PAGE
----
All over the world, there is a boom in the construction of pedestrian bridges from aluminium. The reason for this is that the service life of aluminium bridges is the same as that of steel and reinforced concrete bridges, but aluminium bridges require very little maintenance while in use, which means their total cost of ownership for municipal and regional governments is significantly less.
Aluminium bridge spans weigh 1.5–2 times less than steel ones, which means their manufacture and installation is much easier in remote areas, in cramped urban conditions, and in cities with historical buildings. Aluminium bridges are fast to build: an aluminium structure can be installed in place in one go in less than 1 hour, and the entire bridge can be assembled in under 1.5–2 hours, which means there is no need to close off roads for an extended period of time, thus minimising traffic congestion and inconvenience for residents. An important advantage of aluminium when used in bridge design is that it allows architects to use some very unusual shapes (due to the high plasticity of aluminium alloys), which can serve as very good decorations in modern cities.
And yet, until very recently, Russia only had one aluminium bridge, which was built in 1969. It was the Kolomna bridge in Saint Petersburg. In this country, steel, concrete, stone and wood remain the main materials in bridge construction.
Through the efforts of the Aluminium Association and its member companies, major changes have been set in motion in domestic bridge construction, and now new bridges are being constructed from aluminium alloys:
The development of aluminium bridge construction in Russia is being held back by a number of problems, including an old stereotype about the supposedly high cost of aluminium, and the lack of adequate regulations governing the use of aluminium structural elements for the construction of various types of bridges, such as automotive, rail and pedestrian bridges.
In other countries, a large number of aluminium pedestrian and bicycle bridges are being constructed. As a rule, foreign construction companies build new bridges from scratch, or add sidewalk and bicycle lanes to already existing bridges by replacing concrete elements with aluminium ones.
In Europe alone, there are over 250,000 pedestrian and bicycle bridges. Chinese authorities pay special attention to the issue of reducing accidents on pedestrian bridges; therefore, over the next ten years they plan to build some 300,000 pedestrian bridges, most of which will be made of aluminium alloys. Qatar, where road safety is also regarded as a top priority, plans to build 250 pedestrian bridges by 2022, including some made of aluminium components.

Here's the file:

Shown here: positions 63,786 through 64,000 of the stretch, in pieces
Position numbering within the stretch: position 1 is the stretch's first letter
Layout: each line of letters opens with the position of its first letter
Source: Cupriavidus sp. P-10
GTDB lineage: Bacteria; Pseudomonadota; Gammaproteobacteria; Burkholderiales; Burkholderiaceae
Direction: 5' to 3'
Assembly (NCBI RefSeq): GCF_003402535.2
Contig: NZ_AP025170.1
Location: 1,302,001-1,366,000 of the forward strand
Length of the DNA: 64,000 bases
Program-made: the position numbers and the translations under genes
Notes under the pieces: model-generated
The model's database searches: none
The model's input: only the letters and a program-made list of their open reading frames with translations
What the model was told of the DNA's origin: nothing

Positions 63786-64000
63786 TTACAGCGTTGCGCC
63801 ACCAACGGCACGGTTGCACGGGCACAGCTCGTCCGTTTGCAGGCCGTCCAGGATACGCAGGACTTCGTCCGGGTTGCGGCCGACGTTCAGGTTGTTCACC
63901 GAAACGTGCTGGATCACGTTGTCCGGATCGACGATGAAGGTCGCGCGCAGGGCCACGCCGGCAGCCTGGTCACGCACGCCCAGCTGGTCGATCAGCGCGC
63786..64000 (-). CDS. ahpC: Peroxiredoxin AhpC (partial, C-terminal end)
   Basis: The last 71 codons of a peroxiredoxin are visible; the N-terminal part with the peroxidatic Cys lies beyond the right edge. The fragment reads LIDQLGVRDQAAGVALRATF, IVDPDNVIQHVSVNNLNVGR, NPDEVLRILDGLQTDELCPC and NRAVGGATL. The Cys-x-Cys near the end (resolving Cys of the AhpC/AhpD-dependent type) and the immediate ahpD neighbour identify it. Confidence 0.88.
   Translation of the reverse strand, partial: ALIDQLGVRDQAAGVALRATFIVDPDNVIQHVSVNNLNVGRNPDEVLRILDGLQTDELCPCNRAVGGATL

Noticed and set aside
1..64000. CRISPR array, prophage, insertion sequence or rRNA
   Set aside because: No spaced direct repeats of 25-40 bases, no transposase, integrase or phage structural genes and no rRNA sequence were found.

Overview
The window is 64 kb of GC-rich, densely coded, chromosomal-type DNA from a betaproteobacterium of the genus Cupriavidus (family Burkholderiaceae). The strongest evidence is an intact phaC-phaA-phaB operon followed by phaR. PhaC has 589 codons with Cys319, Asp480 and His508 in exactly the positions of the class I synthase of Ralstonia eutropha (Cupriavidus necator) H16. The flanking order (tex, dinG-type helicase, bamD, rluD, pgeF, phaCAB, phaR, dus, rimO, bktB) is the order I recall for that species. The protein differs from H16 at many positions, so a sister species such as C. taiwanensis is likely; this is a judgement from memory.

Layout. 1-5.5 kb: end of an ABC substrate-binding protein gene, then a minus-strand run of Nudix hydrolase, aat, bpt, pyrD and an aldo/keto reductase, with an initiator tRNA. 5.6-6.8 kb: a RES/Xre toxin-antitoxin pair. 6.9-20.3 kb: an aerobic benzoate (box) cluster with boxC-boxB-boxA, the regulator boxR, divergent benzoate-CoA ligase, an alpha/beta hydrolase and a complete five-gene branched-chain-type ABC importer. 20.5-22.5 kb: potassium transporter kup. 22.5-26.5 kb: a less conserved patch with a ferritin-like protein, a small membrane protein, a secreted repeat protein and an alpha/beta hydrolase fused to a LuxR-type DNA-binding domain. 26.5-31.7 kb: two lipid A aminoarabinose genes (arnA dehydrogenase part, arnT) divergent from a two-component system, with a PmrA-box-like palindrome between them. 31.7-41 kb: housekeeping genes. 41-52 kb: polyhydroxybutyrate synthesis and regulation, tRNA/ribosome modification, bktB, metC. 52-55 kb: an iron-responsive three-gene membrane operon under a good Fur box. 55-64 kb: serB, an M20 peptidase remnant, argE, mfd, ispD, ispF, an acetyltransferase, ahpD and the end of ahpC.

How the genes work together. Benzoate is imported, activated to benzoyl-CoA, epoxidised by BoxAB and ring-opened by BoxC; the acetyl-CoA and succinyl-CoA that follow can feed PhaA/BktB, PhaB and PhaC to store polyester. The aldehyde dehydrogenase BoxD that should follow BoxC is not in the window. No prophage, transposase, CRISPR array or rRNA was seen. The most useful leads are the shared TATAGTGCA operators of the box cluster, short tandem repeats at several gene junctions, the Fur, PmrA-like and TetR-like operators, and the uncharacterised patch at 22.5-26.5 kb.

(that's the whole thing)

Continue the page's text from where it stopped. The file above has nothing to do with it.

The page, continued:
In Russia, the number of structures designed to allow pedestrians to safely cross roads at different levels are clearly in short supply, while the number of per capita traffic accident deaths is one of the worst in the world. In addition, 15% of the existing pedestrian bridges in the country are in a very bad state of repair. A third of these run down bridges could be renovated in short order by using aluminium alloys. The implementation of the pilot project by the Aluminium Association in Nizhny Novgorod has made it possible to expedite aluminium bridge construction in Russia.
In addition to the projects mentioned above, current efforts are underway to promote aluminium bridges of various types in Russian provinces. The Aluminium Association has teamed up with the governments of the most investment-attractive provinces in which a lot of new road infrastructure is being built to look into promising bridge designs which could be implemented using aluminium and aluminium alloys. At the moment, over 30 bridge construction projects are being considered, all of which use aluminium alloy load bearing elements. For these properties, feasibility studies are currently being prepared so that funds can be allocated to design and manufacture aluminium load bearing elements and to build the bridges.
Automotive and pedestrian bridges are to be constructed in Russia using aluminium elements. Specifically, a new bridge is being designed for Russian Railways in the Omsk Region which will make use of aluminium span structures (Isilkul station, West Siberian Railways). This bridge is to be built in 2019. Over the next few months, design documentation is to be developed and submitted to state expert review authorities.
Preparations are being made in cooperation with the Ministry of Transport and Road Construction of the Kamchatka Territory in the Far East to develop a series of standard aluminium bridge span designs, 12, 15 and 18 metres in length for category II–V motorways with G8 dimensions for K14 class loads.